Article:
Of course, Departures being the classical commercial film that it is, these people will eventually come around and come to appreciate Daigo's chosen profession. In this case, predictability is not exactly a criticism, since the film does manage to make encoffining seem like a perfectly honorable profession from the first minute in. Takita directs the encoffining scenes with a simplistic beauty that - paired with Joe Hisaishi's stirring score - will certainly make you wish that Daigo and Sasaki will be the men taking care of your own loved ones when they depart. Takita and Koyama find a perfect balance between showing the sadness of death and the comedy that stems from the taboos of taking care of the dead, keeping the first two-thirds of the film going at a brisk pace that entertains without undermining its central subject.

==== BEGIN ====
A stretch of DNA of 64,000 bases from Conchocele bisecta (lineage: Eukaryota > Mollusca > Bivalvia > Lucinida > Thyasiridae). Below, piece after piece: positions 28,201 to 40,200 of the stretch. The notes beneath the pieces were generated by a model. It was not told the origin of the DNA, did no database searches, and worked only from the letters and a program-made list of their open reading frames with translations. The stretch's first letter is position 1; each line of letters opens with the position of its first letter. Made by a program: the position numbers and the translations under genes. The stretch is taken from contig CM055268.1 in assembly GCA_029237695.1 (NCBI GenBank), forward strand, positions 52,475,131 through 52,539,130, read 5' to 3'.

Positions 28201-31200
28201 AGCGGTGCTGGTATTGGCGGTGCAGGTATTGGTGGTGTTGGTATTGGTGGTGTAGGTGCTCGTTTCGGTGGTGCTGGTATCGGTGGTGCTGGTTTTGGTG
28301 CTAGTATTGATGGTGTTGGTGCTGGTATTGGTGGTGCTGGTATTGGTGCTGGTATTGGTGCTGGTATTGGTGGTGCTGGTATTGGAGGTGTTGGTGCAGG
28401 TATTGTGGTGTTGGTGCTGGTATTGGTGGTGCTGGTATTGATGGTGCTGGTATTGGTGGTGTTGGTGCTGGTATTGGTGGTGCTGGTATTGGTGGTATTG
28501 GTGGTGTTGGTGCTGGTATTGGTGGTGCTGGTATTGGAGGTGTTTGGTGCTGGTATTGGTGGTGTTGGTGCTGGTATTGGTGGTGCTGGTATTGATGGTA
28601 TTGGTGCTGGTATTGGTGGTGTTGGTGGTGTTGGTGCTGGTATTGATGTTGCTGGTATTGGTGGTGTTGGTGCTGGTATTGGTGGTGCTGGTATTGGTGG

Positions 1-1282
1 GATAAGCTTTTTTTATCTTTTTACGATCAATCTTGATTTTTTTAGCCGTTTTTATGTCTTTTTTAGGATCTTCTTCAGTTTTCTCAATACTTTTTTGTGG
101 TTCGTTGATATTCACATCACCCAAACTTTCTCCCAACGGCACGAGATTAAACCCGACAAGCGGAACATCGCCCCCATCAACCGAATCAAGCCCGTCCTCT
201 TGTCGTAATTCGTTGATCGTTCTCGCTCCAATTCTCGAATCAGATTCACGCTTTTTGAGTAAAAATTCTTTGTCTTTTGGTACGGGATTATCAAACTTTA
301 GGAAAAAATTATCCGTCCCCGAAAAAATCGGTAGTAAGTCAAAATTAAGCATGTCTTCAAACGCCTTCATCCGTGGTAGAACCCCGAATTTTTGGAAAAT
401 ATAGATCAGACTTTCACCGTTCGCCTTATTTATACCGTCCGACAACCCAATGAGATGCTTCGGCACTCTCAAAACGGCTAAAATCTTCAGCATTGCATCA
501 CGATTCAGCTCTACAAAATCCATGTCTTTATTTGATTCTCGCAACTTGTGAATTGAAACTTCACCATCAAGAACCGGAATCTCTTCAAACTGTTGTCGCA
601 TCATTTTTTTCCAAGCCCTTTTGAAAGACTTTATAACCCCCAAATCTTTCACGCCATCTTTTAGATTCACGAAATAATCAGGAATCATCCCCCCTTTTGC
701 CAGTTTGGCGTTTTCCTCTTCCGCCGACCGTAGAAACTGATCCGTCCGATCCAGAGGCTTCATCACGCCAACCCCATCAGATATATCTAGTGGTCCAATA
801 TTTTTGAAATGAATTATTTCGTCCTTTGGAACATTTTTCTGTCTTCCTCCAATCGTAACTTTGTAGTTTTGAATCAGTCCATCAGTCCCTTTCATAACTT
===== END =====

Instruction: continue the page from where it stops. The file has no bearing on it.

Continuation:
However, things go slightly awry at the 90-minute mark, when the filmmakers break out not one, but two tear-inducing twists that bring the story back to Daigo's personal life. While these moments, particularly the first twist, do effectively get the tears flowing, Takita tries too hard to create emotional resonance with them. As a result, the first twist is stretched to such a length that the film's final twist feels rushed and never quite brings everything it's set up to a satisfying end. While these twists work in concept, they arrive at such a point that one can easily picture Koyama carefully calculating the exact moment these twists have to appear in order to induce the maximum amount of tears out of his audience. Those emotionally involved from the beginning of the film will likely ignore the contrivances, but the abrupt ending is bound to leave some dissatisfied.